It is wisely observed by St. Chrysostom, that, "of dogmas, our Saviour, Christ, but rarely treats; because they require no labour: but concerning life, he discourses often, yea, every where; for, in this matter, there is a perpetual warfare, and, consequently, unceasing labour."- Hom. lxiv. in S. Matt.
NOTE (4), page 107.
"Oh, beware of misapplying Scripture! It is a thing easily done, but not so easily answered. I know not any one gap, that hath let in more, and more dangerous errors, into the Church, than this: that men take the words of the sacred text, fitted to particular occasions, and to the condition of the times wherein they were written, and then apply them, to themselves and others, as they find them; without due respect had, to the differences that are between those times and cases, and the present. Sundry things spoken in Scripture, agreeably to the infancy of the Church, would sort very ill with the Church in the fullness of her strength and stature: and sundry directions, very expedient in times of persecution, and when believers lived mingled with infidels, would be very unseasonably urged, when the Church is in a peaceable and flourishing estate, enjoying the favour, and living under the protection, of gracious and religious princes."― Bp. Sanderson. Ad Clerum, Serm. iv. p. 76.
NOTE (5), page 107.
The exordium to the Bishop of Limerick's eighth sermon, must be well known to all who are acquainted
with his Lordship's works: and those works ought to be the study of every one, who wishes to imbibe the spirit of unsophisticated, primitive, and catholic Christianity. To the writings, the advice, and the almost paternal kindness, of the Lord Bishop of Limerick, the author is very deeply indebted. But he forbears to express his sense of obligation more fully, lest he should seem to be actuated by other feelings than those of gratitude.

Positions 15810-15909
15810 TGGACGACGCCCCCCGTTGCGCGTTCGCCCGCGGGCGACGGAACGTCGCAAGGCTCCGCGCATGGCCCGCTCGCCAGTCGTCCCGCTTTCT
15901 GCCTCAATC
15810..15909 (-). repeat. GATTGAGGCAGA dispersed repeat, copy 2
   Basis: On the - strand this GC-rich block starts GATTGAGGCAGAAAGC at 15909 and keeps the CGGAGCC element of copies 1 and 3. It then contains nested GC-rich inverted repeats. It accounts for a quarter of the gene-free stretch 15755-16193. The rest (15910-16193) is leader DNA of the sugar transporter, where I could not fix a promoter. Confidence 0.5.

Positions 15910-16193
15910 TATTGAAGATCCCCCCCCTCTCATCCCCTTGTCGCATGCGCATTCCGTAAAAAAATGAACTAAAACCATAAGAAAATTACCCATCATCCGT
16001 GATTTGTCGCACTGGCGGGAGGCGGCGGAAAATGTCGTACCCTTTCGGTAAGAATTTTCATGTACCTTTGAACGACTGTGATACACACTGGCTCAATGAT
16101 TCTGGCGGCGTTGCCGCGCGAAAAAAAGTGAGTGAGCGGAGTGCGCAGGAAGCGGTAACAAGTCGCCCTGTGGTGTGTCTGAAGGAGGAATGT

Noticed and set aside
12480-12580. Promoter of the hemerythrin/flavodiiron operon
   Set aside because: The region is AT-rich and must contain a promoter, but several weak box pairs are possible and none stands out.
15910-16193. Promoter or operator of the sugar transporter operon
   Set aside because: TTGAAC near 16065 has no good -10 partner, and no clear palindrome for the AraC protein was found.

I cannot forbear from transcribing the following practical and judicious remarks:—
"In times like the present, there is much to divert us from our own business and bosoms. It is, therefore, the more indispensable, that, in the first instance, we look narrowly into ourselves; that we first make the Word of God our own familiar study; and, having felt its holy influence within, that we proceed wisely and affectionately to diffuse its influence around; beginning with those whom God and nature have committed to our especial care, and extending our exertions in those quarters, where we shall be most able to mark every stage of procedure. It is, indeed, a Christian duty to disseminate the Scriptures, wherever the demand and the preparation give room to hope, that the Scriptures will be profitably and piously used. But it is a superior duty, and a duty no less prior in time, than superior in importance, that, by all means in our power, by study, by reflection, by vigilance, and, above all, by fervent prayer, we labour, through divine assistance, ourselves to become a living commentary on the Sacred Word. The peace of God would then tranquillize our hearts and minds; and the tranquillity within, would infallibly diffuse itself abroad. There never yet lived a good and